The network libraries are a set of DLLs that allow SQL Server to communicate over the network using a variety of protocols. Multiple network libraries can be active simultaneously to allow SQL Server to service requests from clients in a heterogeneous network environment. On Windows 2000 and NT 4.0 computers, the default network libraries are Named Pipes, TCP/IP Sockets, and Shared Memory. Shared Memory cannot be configured and is used for local client connections (same machine). If required, SQL Server also supports NWLink IPX/SPX, Banyan Vines, AppleTalk, and VIA GigaNet SAN (supported on servers only). The library the client uses to communicate with SQL Server depends on the library configuration at the client end, which must, of course, match a configured server-side library. The TCP/IP Sockets library is generally considered to be the most efficient. The Network Libraries dialog box is shown in Figure 8.5.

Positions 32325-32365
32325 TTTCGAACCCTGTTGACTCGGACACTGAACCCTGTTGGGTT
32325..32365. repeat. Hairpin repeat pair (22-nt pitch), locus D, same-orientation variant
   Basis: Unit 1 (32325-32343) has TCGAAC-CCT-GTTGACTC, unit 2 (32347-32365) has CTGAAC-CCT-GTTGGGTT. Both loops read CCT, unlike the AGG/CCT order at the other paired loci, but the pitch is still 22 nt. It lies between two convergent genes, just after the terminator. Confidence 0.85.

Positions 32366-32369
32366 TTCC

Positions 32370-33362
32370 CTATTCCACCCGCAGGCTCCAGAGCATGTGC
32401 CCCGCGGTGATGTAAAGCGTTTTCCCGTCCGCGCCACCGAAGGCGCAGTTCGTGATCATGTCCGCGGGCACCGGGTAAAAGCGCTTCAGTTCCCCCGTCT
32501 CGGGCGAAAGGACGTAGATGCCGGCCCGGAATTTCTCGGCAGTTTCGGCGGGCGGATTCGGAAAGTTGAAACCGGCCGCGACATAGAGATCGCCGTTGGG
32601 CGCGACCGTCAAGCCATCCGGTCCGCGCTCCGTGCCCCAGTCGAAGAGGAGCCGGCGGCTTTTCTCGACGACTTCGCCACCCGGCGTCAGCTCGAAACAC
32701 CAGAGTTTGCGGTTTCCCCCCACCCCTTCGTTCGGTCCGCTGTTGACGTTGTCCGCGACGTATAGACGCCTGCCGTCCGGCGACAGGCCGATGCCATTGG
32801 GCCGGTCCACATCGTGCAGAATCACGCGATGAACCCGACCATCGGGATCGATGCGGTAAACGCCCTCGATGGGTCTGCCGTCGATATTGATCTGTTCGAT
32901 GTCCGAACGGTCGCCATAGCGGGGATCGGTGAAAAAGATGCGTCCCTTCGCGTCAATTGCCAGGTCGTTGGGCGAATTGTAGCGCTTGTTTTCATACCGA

During the installation, you will be prompted to select a licensing mode. After SQL Server is installed, you cannot change the licensing mode. Figure 8.6 shows the Installation Licensing dialog box.
The Per Seat licensing option requires a seat license for each SQL Server installation and a client access license (CAL) for each workstation or "seat" that will connect to SQL Server. Per Seat licensing doesn't limit connections; each workstation can connect with multiple user connections. The Per Seat licensing mode is considered appropriate for smaller organizations, or ones with a limited, known number of users.
With Per Processor licensing, you acquire a license for each processor running SQL Server. No additional licenses are required, and an unlimited number of users can connect to SQL Server. This is the appropriate license mode for Web-based access or for enterprise-level access in large organizations.